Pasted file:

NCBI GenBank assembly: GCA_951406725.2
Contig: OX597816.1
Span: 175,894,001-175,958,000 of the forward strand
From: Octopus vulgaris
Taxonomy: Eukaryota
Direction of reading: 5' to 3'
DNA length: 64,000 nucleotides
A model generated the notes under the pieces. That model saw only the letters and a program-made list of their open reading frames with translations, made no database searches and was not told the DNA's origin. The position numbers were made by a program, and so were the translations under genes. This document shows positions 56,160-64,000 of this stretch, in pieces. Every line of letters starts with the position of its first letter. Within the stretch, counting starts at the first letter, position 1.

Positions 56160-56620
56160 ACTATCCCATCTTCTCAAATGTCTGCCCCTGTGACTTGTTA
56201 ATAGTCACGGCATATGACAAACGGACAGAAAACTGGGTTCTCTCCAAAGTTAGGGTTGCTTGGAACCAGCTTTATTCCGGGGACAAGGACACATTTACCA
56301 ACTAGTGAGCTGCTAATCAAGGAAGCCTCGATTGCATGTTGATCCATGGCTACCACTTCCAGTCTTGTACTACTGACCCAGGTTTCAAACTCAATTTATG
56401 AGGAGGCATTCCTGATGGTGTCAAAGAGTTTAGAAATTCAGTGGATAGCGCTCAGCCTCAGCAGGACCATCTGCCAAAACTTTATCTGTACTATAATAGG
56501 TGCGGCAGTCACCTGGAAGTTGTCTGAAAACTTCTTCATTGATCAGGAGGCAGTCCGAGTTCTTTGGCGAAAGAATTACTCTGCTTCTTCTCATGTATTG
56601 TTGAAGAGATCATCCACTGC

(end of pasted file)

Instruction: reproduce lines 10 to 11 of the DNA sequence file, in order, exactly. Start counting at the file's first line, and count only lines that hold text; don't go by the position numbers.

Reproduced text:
56160 ACTATCCCATCTTCTCAAATGTCTGCCCCTGTGACTTGTTA
56201 ATAGTCACGGCATATGACAAACGGACAGAAAACTGGGTTCTCTCCAAAGTTAGGGTTGCTTGGAACCAGCTTTATTCCGGGGACAAGGACACATTTACCA